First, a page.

The Asian black bear (Ursus thibetanus), also known as the moon bear or white-chested bear, is a medium-sized species of bear, largely adapted for arboreal life, seen across much of the Himalayas and the northern parts of the Indian Subcontinent, Taiwan, Korea, northeastern China, the Russian far east and the Honshū and Shikoku islands of Japan. It is classed by the IUCN as a vulnerable species, mostly due to deforestation and active hunting for its body parts. The species is morphologically very similar to some prehistoric bears, and is thought by some scientists to be the ancestor of other extant bear species.Though largely herbivorous, Asian black bears can be very aggressive toward humans, and have frequently attacked people without provocation. The species was described by Rudyard Kipling as “the most bizarre of the ursine species.”
Widespread hunting and loss of habitat pose a serious threat to this bear. As a result, populations have declined across its range.
Asiatic Black Bears are medium sized bears, their body length being between 1.3 and 1.9 m (4.25 – 6.25 ft), their tail length is not recorded and they weigh between 100 and 200 Kgs (220 – 440 lbs). They have long, black fur with a distinctive crescent shaped white/cream marking distinguished by a V of white fur on their chest. The fur around their shoulders and throat is longer than that elsewhere. They have relatively large ears, strong legs, sharp claws and they are very adept at bipedal walking. It is similar in appearance to the brown bear, but with a slighter build. They are skillful climbers and may spend up to half their time in the trees, and many of them are known to hibernate during the winter months. They are also quite aggressive towards humans and are known to have caused fatalities. Habitat They are found in the forested regions of East, South and South East Asia. They prefer hills and mountainous areas with coniferous forests to an elevation of 4,300mand they are solitary except for mothers with cubs. They have a home range between 10 and 20 Kms (6 – 12 miles) and sometimes these ranges overlap those of the giant panda and the brown bear.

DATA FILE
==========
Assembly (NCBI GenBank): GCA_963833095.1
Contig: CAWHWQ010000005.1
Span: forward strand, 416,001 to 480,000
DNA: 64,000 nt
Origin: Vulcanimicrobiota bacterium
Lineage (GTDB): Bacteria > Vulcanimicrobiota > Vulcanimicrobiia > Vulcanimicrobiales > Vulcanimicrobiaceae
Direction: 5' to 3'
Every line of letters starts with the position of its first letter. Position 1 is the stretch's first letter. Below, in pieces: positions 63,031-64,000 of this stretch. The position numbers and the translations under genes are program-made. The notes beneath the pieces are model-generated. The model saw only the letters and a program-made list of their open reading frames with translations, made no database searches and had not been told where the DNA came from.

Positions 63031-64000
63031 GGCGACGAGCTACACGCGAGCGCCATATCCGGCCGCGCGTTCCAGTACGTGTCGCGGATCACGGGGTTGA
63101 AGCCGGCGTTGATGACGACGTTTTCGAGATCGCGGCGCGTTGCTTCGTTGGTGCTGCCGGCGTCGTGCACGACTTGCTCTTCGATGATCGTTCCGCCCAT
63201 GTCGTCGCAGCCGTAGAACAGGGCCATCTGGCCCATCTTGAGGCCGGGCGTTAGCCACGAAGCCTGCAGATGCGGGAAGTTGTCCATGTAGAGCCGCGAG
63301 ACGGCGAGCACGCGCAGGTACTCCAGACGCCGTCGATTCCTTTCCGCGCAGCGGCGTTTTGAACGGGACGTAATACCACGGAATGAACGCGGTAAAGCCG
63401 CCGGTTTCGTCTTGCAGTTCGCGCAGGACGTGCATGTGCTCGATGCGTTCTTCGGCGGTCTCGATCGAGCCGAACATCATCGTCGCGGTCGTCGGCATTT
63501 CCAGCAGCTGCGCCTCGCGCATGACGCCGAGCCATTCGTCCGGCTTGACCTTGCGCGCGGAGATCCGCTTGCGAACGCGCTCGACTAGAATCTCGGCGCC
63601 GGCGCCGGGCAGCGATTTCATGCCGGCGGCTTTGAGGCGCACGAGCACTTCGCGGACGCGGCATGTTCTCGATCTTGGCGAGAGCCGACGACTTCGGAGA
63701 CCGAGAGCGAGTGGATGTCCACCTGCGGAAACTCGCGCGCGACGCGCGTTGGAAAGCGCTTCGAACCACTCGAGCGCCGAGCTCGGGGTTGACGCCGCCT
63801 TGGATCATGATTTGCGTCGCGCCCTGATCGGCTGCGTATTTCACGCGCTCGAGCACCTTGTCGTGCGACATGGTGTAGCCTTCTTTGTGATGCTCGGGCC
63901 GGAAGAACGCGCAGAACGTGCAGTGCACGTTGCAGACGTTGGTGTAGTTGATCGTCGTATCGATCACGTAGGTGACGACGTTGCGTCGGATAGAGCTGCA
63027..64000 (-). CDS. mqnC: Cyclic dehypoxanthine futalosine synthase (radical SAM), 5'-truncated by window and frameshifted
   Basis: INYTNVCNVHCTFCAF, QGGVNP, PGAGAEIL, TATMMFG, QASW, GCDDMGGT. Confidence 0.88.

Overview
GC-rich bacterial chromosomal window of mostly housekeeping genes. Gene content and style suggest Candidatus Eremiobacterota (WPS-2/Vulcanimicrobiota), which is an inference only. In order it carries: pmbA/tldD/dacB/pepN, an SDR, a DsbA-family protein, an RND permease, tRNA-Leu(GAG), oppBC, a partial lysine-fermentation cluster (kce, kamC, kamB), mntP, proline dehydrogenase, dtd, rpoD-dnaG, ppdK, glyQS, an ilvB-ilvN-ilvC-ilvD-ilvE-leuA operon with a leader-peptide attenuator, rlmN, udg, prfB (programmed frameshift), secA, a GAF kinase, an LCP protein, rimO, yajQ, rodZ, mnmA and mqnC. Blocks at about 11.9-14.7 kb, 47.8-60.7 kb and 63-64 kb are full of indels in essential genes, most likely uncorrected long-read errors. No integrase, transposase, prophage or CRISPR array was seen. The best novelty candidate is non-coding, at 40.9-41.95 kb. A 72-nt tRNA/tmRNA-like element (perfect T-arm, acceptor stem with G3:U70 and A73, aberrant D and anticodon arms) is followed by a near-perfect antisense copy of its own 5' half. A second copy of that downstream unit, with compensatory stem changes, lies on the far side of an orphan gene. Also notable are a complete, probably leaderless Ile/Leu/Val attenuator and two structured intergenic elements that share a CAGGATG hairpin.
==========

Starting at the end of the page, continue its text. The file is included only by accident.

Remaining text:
Population & Distribution
The Asiatic black bear occupies a narrow band from southeastern Iran through Afghanistan and Pakistan, across the foothills of the Himalayas, to Myanmar. It occupies all countries in mainland Southeast Asia except Malaysia and has a patchy distribution in southern China. Another population cluster exists in northeastern China, the southern Russian Far East, and into North Korea. A small remnant population exists in South Korea. They also live on the southern islands of Japan (Honshu and Shikoku) and on Taiwan (China) and Hainan. There are no accurate estimates of population size available.
Asiatic Black Bears are omnivores and their diet mainly consists of fruit, berries, seeds, nuts, grasses, honey, invertebrates, birds, fish, rodents, other small mammals and carrion. Breeding Mating occurs from June to July and during January and February 1 – 4 cubs are born in the winter den. When the cubs are born they are blind, helpless and totally dependent on their mother. The cubs stay with their mother for 2 – 3 years and they become sexually mature between the ages of 3 and 4. Predators Their main predators are humans as they are hunted for their gall bladder, which is used in Asian cuisine and medicines.
Illegal hunting for body parts, specifically the gall bladder, paws and skin poses the main threat, together with habitat loss caused by logging, expansion of human settlements and roads.
There is one true subspecies of Asiatic Black Bear, Ursus thibetanus gedrosianus, which is found in Southern Pakistan. Interesting Facts Asiatic Black Bears are also known as: Tibetan Black Bear Himalayan Black Bear Moon Bear
Asiatic Black Bear Distribution map world wide